Friday, January 22, 2010

Next stop Ribeirao Preto, Brazil

I'm always amazed that this blog gets repeat visitors checking it out and feel badly that my posting level has decreased.

Since my trip to Colombia, I spent a week in London over Thanksgiving with my boyfriend and returned to Hawaii for the holidays.

2010 looks to be a good year for least the first half of the year! I'm traveling to Ribeirao Preto, Brazil for the first time on Feb 6. It's a city about a 3-hour drive from Sao Paulo. It's been 6 years since I was last in Brazil and I look forward to eating cheese balls and fresh fruit for breakfast!

We're staying at a resort (yes, it really is for work!), but unfortunately I won't be there long enough to enjoy the weather or facility. But expect to see photos and whatever observations I have time to make so come back in February!

Playing tourist

NOTE: This is a post I drafted while in Colombia but didn't publish until 3 months later!

On Saturday I had the opportunity to play tourist in Bogota. My bodyguard and 3 policemen accompanied us (one drove the car, the other 2 were on a motorcycle to stop traffic). Felipe and I hit Museo de Oro (Gold Museum) first. There we learned everything from how gold from pre-historic times to its use as ornaments of shamans and tribal leaders. It was interesting to see how gold went from dull and simple shapes to more elaborate forms as people realized it could be flattened into thin sheets, poured into wax forms, and manipulated with tools. I love that the museums here allow you to photograph the works as long as the flash is turned off (versus Buenos Aires when I got scolded for photographing myself in front of a pile of artist-arranged candy). Of course, I took advantage of that!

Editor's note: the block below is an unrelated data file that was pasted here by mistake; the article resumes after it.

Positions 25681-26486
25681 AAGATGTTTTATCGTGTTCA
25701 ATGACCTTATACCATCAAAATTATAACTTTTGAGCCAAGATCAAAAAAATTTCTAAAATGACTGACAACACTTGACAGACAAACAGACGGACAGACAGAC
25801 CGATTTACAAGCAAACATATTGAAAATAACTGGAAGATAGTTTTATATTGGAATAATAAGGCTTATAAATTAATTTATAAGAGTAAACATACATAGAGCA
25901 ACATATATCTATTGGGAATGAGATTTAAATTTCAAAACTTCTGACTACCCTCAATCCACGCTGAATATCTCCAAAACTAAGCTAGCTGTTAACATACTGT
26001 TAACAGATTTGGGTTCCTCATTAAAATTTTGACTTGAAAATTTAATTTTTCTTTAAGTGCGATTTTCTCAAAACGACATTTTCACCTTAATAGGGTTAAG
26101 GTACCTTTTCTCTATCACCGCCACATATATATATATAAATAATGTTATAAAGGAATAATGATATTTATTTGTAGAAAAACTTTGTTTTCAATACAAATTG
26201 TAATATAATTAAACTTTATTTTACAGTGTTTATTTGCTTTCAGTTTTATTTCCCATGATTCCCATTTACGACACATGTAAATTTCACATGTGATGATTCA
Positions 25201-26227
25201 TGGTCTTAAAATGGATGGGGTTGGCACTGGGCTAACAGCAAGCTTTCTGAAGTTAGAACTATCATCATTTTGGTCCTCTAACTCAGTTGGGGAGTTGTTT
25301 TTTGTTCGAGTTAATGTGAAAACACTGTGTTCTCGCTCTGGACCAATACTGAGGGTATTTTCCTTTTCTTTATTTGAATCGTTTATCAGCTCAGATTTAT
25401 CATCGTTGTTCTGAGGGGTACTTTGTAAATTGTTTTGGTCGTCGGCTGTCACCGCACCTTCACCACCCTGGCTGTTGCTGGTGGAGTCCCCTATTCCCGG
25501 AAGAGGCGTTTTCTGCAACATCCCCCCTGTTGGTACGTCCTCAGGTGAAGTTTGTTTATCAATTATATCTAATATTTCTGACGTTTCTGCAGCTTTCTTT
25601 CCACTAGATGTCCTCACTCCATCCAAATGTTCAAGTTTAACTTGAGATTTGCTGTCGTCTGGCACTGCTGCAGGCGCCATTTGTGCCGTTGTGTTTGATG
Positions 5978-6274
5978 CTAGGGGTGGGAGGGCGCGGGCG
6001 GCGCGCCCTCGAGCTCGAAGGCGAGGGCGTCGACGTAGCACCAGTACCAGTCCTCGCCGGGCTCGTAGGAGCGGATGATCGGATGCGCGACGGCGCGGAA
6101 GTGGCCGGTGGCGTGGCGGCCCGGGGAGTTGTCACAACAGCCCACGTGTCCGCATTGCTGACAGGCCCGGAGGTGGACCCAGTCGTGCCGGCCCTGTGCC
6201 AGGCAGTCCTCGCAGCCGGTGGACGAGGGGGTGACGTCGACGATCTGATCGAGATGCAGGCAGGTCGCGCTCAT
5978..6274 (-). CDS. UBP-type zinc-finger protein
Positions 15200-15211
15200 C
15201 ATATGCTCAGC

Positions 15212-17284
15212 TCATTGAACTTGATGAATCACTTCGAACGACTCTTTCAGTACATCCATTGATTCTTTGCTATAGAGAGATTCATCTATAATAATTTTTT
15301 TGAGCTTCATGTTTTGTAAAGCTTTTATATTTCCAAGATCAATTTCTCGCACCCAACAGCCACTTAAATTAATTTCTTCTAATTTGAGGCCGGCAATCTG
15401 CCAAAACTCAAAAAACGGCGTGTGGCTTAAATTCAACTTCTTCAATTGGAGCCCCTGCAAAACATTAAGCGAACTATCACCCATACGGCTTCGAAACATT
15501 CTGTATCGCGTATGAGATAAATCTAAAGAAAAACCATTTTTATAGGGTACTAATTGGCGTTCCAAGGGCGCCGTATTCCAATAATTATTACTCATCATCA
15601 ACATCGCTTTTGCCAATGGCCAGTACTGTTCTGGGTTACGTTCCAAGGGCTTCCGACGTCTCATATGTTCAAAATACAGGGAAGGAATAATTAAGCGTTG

After the gold museum, we hit the Botero museum located in the old part of town called La Candelaria. This was taken outisde of the Botero museum. I wish we could walk around the area. It's quite charming, even with rain clouds looming.

Botero is a famous artist from Colombia, known for his depictions of fat people and equally fat still lifes. The museum also has a scattering of paintings by European artists such as Picasso, Miro, Monet. Best of all, it's free!

Next to the Botero museum is the coin museum and another art museum primarily of Colombian artists (although there was one Texan in it!). The highlight was a vault containing 3 large decorative objects from churches. They were from the 1700's and the amount of gold, emeralds, pearls, amethysts, topaz, etc. in them were amazing. I wanted to take a photo, but they won't allow it. We had fun trying to find the diamonds after reading the placard. All were very tastefully done. The emeralds were of an incredibly dark green. Some of the stones were huge. No wonder they're kept in a vault!

A friend told us to stop at a French bakery located at the top of one of the streets in La Candelaria. Amazingly enough, we drove by it so we had to stop for the almond pastry and coffee. It was delicious and hit the spot.

The next stop was a jewelry store to buy emeralds. My bodyguard took us to a shop that looked like any other souvenir store, but in the back behind a locked door was the jewelry store. I was looking to buy a ring to go with the necklace and earrings I purchased on my last trip and my mother wanted a pair of earrings. Colombia is one of the largest emerald producing countries in the world, along with Brazil and South Africa. The choices were wide. I easily found the perfect ring. They were kind enough to resize it in 1.5 hours.

While we were waiting for the ring, we visited the Simon Bolivar Home, a short walk from the store. He spent 10 years in the house, although he wasn't there often, from 1821-1830. It's a small home full of period furnishings. The gardens are lovely. There's a large outdoor bath and small pool, which we were wondering how often either were used since Bogota is rather chilly. It was a good way to kill time and wander the grounds.
After we picked up the ring, we grabbed a bite to eat at Sopa de la Madre y Postres de la Abuela. I had a Sancocho - a soup (in this case with ribs) with a potato, yucca, plaintains, and corn and accompanied with rice and avocado. Adding some aji gave the soup a kick. I was stuffed and called it a day...until it was time to go out for the evening!